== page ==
“The competition (with RJ) was great, I know he’s one of the best players in the country, and I wanted to prove myself as well, so we went at each other,” said Dort postgame.
But Dort was not just trying to put on for himself, when asked how he felt about the performances from all of his opponents and teammates on this night from outside of the GTA, Dort smiled and said “The talent of basketball in Canada is everywhere now, so we just have to keep coming out to events like this and continue to prove ourselves.”
It is without a doubt what Dort is speaking on is truth, the talent is coming from farther and wider reaches throughout the country, and every level of basketball in Canada is recognizing it, right up to the NBA.
When we asked Toronto Raptors forward Lucas Nogueira, who was in attendance for the festivities, “Bebe” was left in awe of the athleticism he was seeing on the floor.
“This is the first time I have seen Canadian basketball (at the high school level), usually we are always on the road, and it’s crazy to think these are still 16 and 17-year-old kids. Some of them have NBA athleticism right now,” declared Nogueira. “The aggressiveness and hunger you see from them, I love it, I think its great for the game here and I believe the future of Canadian basketball is very bright,”
Nogueira, who is no stranger to Canadian basketball, having faced off against Canada for a proven international program in Brazil over the years, still believes that the youth in Canada and their athleticism will take them to a much higher level when most of these players come to the pro’s and senior FIBA levels.
“Canadian and Brazilian basketball are very different. In Brazil, we have a sharp understanding of the game, we’re good, but we’re not that athletic. When I see how fast these kids are running and already how high they are jumping, you can definitely see some of these kids have a great chance to make the league one day.”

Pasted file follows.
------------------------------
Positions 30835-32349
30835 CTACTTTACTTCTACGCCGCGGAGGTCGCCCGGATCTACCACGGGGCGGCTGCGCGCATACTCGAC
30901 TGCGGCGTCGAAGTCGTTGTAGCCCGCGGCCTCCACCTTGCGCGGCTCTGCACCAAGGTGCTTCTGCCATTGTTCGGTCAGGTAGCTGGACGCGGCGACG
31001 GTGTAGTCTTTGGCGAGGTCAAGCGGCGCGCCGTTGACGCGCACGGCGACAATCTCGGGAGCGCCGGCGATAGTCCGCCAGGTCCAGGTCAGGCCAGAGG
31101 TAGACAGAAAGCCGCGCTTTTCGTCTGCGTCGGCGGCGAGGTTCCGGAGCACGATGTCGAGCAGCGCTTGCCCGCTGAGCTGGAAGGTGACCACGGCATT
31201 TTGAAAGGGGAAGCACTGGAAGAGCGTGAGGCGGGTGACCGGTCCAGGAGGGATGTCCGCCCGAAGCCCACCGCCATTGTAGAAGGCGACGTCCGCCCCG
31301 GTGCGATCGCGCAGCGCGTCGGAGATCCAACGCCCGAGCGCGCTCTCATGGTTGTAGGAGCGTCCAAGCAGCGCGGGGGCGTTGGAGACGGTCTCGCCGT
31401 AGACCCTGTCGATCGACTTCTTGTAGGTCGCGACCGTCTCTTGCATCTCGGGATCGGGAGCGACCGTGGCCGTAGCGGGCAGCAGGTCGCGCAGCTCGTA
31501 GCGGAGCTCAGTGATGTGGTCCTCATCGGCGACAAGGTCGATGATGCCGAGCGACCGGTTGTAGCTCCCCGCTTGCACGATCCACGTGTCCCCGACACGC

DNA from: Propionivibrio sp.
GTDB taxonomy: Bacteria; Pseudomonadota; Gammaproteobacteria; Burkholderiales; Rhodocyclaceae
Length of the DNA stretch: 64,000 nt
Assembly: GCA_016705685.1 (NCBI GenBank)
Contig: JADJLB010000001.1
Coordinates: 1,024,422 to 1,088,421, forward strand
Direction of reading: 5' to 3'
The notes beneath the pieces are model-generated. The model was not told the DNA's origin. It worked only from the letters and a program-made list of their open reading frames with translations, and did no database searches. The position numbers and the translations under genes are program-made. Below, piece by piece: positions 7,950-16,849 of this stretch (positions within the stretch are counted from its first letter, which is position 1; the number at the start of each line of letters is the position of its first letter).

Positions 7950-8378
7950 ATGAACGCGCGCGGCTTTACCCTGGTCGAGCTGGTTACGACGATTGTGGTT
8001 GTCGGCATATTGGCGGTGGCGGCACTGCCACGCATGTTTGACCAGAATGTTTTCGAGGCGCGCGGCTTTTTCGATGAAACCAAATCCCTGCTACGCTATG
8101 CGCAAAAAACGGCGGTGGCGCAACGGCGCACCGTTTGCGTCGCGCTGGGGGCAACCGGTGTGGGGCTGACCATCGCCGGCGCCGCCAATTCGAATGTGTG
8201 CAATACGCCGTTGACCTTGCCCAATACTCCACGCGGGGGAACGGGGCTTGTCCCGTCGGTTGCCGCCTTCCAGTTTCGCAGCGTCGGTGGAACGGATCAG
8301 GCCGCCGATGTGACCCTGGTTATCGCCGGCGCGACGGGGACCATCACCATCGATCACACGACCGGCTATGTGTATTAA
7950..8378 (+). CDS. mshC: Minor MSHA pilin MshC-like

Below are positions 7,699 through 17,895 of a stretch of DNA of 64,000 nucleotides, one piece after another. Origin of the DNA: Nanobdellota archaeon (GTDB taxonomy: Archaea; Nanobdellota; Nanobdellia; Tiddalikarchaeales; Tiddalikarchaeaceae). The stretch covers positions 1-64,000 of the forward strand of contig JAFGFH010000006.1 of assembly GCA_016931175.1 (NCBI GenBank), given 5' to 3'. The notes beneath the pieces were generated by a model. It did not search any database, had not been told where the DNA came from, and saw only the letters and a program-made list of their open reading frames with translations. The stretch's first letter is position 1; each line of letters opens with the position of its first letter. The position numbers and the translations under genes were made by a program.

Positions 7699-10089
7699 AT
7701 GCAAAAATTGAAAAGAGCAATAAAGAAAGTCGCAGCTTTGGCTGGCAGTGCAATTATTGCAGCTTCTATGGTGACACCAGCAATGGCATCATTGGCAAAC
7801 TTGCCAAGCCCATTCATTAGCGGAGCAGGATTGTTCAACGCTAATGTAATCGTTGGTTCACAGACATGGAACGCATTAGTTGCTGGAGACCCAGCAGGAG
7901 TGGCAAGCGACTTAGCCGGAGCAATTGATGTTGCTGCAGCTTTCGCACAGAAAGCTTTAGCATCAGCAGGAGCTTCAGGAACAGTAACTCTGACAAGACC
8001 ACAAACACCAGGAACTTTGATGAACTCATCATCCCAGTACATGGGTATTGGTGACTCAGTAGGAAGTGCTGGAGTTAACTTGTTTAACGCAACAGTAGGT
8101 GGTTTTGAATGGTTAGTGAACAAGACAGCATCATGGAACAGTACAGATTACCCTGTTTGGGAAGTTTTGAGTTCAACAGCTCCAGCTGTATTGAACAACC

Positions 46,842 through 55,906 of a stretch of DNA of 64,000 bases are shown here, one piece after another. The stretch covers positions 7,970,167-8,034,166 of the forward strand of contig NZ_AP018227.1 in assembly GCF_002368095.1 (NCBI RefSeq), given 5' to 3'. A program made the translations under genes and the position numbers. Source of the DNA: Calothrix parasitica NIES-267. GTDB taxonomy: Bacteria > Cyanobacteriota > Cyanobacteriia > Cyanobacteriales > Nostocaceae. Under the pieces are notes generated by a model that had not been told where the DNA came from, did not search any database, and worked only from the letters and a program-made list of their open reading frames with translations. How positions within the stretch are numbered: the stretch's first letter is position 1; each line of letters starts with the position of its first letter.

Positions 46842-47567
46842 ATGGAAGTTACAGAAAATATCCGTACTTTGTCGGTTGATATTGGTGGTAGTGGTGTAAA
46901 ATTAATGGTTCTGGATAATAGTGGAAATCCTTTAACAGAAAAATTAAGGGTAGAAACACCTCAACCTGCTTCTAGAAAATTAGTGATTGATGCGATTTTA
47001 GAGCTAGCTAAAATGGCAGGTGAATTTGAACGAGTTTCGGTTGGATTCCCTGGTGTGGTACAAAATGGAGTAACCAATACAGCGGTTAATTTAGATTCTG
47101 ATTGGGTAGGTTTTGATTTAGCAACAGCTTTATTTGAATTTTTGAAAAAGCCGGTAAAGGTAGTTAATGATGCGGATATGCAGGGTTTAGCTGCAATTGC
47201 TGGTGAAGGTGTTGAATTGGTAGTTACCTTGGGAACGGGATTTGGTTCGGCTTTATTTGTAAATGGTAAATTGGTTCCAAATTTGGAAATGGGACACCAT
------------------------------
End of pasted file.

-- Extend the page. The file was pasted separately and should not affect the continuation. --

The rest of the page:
Of course, that brings us back to Barrett, who will almost certainly be joining Nogueira in the league in about two years.
With all of the excitement around him, his father and Canada Basketball VP Rowan Barrett Sr. is just happy to see him finish it healthy.
“That’s all I wanted at this point.” Barrett Sr. says jokingly, “It’s a great feeling, it was a long grueling season for him. But I’m also happy to see him come out and possibly encourage the next generation of young players to come out and see this event, give them an image, much like the guys in the NBA right now gave him (RJ) an image when he was that age.”
The image was definitely presented by all of these players, and it could be noted by the number of local communities that came out to watch, most of them proudly wearing their jerseys for their local organizations.
So, when you get a lasting image of this game, you can talk about the rankings, you can talk about the stats, you can talk about the celebrities that were in the crowd, but none of those things would be nearly as important as the lasting images I saw on the floor, and in the stands after the game.
Families hugging players for a job well done, young kids posing for photos with their new heroes, and the players, displaying those Canadian mannerisms we pride ourselves on so much, on full display.
They were patiently signing dozens of autographs, smiling in every selfie, and answering every question from both media interns and big-time journalists alike, with poise, thoughtfulness, and reflection.
The character these players showed on and off of the floor will be the most lasting memory I personally will have from this event.
Character will be their Signature.
If you would like to see the game in it’s entirety, the video is below: